I take the six train uptown to work every morning, getting off at 23rd street. The train picks me up at Spring street almost empty, and stays that way through Bleecker and Astor Place. At 14th street, though, a giant rush of commuters gets on the train, rides one stop north, and disembarks en masse for a giant bottleneck at the 23rd street turnstiles. There’s jostling, pushing, muttered curses, and if it’s raining there’s a mad umbrella free-for-all.
The best way to handle the rush is to get up at Bleecker street after the doors close and stand facing the doors on the local side. That way, when the commuters pack in from the express side, you’re walled in facing the right direction, up against the door, ready to squirt out of the car like a watermelon seed. Additionaly, if you do this at the first door of the third subway car, you come out facing the service gate. The service gate is a hinged gate in the bars next to the turnstiles, which the token booth attendant can open to let strollers through. The one at 23rd street is broken; if you’re fast, you can nip out of the train, through the gate, and up the stairs five crucial seconds in front of everyone else. No shuffling! No jostling! It’s alee-alee-in-come-free until the MTA fixes the gate! Sometimes, when I go by, I like to look at the token booth clerk glowering as I dash up the stairs. Ha ha, look at the vanguard escaping the fray!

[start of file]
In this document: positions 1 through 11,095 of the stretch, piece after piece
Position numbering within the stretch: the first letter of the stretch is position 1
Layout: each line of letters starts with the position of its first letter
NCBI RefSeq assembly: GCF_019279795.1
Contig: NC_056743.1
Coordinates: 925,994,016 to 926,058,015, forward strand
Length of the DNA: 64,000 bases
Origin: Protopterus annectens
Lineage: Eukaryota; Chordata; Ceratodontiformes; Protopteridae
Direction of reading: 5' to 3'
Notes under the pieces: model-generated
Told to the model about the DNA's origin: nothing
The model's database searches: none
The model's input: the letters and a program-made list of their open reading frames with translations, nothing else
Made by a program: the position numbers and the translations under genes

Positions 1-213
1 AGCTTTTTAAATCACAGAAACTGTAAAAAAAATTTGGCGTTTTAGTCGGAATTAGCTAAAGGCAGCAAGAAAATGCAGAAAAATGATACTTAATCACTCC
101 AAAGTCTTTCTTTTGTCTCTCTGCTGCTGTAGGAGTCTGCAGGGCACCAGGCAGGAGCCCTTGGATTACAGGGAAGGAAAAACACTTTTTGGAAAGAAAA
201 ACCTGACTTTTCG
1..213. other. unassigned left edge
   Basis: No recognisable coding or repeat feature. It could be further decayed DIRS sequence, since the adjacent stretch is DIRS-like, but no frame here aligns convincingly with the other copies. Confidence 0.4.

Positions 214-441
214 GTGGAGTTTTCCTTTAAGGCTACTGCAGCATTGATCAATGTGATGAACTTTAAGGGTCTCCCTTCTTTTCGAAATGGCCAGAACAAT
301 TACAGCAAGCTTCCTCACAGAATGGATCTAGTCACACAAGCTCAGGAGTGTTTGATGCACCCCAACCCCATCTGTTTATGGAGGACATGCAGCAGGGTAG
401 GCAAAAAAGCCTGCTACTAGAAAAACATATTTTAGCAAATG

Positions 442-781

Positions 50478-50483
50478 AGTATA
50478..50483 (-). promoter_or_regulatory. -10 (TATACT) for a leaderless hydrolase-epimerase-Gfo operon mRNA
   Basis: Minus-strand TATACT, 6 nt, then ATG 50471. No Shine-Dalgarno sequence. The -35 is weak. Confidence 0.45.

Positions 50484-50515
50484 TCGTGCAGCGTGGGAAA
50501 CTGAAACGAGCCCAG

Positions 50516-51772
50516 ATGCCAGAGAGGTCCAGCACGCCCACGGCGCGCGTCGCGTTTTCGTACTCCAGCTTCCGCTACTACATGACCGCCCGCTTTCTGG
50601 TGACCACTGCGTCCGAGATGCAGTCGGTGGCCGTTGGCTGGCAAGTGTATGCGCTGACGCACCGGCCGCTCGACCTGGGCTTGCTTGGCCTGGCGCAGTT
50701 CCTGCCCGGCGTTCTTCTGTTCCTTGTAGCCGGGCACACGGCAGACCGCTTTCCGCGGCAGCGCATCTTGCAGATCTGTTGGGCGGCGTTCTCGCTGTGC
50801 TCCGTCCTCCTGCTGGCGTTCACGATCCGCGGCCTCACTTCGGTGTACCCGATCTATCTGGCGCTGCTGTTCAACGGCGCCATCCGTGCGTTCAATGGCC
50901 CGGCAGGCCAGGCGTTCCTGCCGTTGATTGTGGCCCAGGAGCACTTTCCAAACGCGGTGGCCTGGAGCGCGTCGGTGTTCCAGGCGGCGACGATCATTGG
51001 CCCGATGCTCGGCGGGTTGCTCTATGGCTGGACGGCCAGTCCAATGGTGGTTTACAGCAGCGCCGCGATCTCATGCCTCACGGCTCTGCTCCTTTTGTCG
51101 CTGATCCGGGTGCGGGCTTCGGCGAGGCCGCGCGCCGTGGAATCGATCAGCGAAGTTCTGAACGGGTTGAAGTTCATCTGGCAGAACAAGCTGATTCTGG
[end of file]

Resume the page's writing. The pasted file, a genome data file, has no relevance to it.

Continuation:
At least, that’s what I though until this morning, when I finally realized that the beeping sound I always heard in the split second before squirting out of the train and through the gate was the beeping noise made when the token booth clerk manually opens the gate. All this time, the clerk had been consciously creating a loophole to help fix the bottleneck! Chagrined, I looked over at the guy glowering at me and mouthed a “thank you!” He nodded in return.
Jeez, that’s got to be a parable for something.